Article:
by Dan Burrows | September 24, 2012 1:36 pm
The third-quarter earnings reporting period is just around the corner and, based on Wall Street’s forecasts, banks’ bottom lines won’t spoil the party for financial stocks.
The general market melt-up and return to risk-on trading in wake of European and U.S. central bank easing has goosed shares in banks and the financial sector in general. But the fact that sector profits are expected to be a bright spot amid a broader drop in third-quarter earnings isn’t hurting matters, either.
The financial sector of the S&P 500 is up more than 8% for the quarter-to-date, beating the broader market by about 150 basis points. Indeed, only fellow risk-on bets like energy and tech stocks have put up better returns.
Drilling down to some of the biggest names in banking reveals even more astounding gains. The nation’s largest banks by assets, JPMorgan Chase (NYSE:JPM), and Bank of America (NYSE:BAC) are each up 14% for the quarter-to-date. JPMorgan has sloughed off the London Whale trading fiasco, while BofA has been quietly enjoying improvement in its business and its balance sheet.
More impressively, beaten-down investment banks have staged a remarkable run. Goldman Sachs (NYSE: GS) has gained more than 20% in the third quarter, and rival Morgan Stanley (NYSE:MS) is up 16%.
Meanwhile, outshining them all is Citigroup (NYSE:C). Yes, the original too-big-too-fail financial supermarket has seen its stock rise about 22% for the quarter-to-date.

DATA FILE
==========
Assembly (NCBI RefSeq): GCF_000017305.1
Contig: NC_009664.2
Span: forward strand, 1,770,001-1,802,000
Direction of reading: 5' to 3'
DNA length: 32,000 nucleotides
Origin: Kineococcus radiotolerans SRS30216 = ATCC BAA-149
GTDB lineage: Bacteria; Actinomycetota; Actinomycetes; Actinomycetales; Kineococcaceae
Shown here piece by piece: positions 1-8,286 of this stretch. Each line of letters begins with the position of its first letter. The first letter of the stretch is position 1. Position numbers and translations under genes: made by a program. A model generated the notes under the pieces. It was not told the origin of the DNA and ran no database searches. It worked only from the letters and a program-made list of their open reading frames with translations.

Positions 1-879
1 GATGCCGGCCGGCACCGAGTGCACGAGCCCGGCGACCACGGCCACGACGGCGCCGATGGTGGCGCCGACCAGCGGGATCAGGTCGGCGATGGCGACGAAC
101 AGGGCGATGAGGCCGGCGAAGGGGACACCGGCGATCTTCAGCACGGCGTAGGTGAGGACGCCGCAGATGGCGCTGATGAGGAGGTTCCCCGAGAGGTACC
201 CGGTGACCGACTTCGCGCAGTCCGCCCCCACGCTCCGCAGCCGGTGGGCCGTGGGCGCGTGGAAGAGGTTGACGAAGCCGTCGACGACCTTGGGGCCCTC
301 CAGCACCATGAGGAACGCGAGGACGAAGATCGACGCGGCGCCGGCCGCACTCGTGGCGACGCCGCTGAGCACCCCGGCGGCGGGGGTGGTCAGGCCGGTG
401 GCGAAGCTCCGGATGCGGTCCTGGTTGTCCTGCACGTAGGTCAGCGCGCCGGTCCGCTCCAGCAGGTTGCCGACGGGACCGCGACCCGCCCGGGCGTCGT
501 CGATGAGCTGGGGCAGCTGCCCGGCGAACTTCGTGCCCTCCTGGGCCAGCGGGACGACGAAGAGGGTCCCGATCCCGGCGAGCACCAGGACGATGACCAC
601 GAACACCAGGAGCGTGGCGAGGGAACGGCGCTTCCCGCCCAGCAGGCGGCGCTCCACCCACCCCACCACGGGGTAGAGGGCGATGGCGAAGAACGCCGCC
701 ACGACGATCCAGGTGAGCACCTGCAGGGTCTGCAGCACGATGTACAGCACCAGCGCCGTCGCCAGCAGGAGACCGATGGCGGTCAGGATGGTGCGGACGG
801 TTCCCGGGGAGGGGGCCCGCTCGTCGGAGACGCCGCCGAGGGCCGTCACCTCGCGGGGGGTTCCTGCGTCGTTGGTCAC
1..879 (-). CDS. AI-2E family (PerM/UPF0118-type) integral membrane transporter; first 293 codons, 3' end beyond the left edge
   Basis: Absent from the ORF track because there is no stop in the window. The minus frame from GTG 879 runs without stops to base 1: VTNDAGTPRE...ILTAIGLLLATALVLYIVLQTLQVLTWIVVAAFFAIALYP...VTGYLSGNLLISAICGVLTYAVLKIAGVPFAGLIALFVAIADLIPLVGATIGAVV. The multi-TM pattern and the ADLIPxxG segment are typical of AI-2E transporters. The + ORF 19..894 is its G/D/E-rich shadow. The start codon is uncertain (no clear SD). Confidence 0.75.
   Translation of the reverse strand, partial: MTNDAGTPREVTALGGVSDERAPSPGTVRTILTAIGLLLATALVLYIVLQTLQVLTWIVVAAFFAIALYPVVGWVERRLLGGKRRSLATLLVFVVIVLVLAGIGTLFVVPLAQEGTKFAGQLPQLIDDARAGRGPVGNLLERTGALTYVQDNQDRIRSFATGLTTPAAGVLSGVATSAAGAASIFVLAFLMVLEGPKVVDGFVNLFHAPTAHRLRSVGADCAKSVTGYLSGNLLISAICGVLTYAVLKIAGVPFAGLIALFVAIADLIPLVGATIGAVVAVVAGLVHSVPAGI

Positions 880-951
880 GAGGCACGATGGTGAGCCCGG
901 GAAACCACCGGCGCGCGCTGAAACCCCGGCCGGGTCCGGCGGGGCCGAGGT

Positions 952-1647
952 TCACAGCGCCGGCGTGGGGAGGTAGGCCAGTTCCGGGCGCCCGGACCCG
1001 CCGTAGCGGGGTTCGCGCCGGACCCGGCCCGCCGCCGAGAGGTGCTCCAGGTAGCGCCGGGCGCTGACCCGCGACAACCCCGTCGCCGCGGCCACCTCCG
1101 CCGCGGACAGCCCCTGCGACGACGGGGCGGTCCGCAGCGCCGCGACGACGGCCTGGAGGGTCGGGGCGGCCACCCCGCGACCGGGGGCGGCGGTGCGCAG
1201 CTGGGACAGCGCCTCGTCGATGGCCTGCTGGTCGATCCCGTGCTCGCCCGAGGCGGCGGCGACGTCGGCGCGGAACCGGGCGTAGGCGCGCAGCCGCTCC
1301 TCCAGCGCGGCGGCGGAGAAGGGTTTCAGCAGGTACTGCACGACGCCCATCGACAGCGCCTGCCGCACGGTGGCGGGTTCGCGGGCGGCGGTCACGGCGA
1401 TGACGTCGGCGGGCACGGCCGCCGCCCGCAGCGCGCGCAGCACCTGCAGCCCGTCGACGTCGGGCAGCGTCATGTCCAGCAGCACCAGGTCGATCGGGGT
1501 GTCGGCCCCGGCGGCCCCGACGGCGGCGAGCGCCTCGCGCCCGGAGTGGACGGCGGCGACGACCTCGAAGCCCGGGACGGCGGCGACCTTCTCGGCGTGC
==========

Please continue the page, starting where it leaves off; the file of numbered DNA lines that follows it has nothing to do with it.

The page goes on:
True, some of the gains are just part of a risk-on rally lifting all boats — but future earnings actually support optimism on the part of investors.
As we saw when second-quarter results came out, the banking business and its balance sheets are indeed on the mend. More borrowers are paying their loans on time, meaning banks are setting aside less money for loan-losses, with attendant benefits to the bottom line. And although a dearth of deal activity and turbulent markets are still weighing on investment banking, a healthier housing market is boosting mortgages and refinancing activity.
So, even as third-quarter earnings for the S&P 500 are expected to decline for the first time in 11 straight quarters, financials are looking up.
Last time around, they posted decent year-over-year profit growth, but that was essentially only because of easy comparisons against last year’s second quarter. This time around, yes, there are a couple names with easy comparisons, but there also are a couple coming up against tough comparisons.
When all is said and done, we’ll call it a wash — one that doesn’t detract from the fact that financials, with expected profit growth of 9.9% according to data from FactSet, are going to be the best-performing sector this earnings season.
Indeed, if you exclude financial-sector earnings from the S&P 500, the index’s profits would decline by 5%, or almost twice as steep a drop as the 2.7% currently expected. After excluding unusual year-over-year comparisons (both easy and tough) for Goldman, Morgan Stanley, BofA and AIG (NYSE:AIG), the financial sector is forecast to produce not just broad-based earnings gains, but handsome growth to boot.
Heck, strip out those four firms, and financials are seen posting third-quarter earnings growth of 11.7%, FactSet says. That should help investors in financial stocks breathe easier.
Yes, the market has rallied in large part thanks to a risk-on party ignited by more monetary easing, and you’ve got to wonder how long that can last.
But at least the financials are rallying into some better bottom-line results — which is more than you can say of the market as a whole.
As of this writing, Dan Burrows did not hold a position in any of the aforementioned securities.
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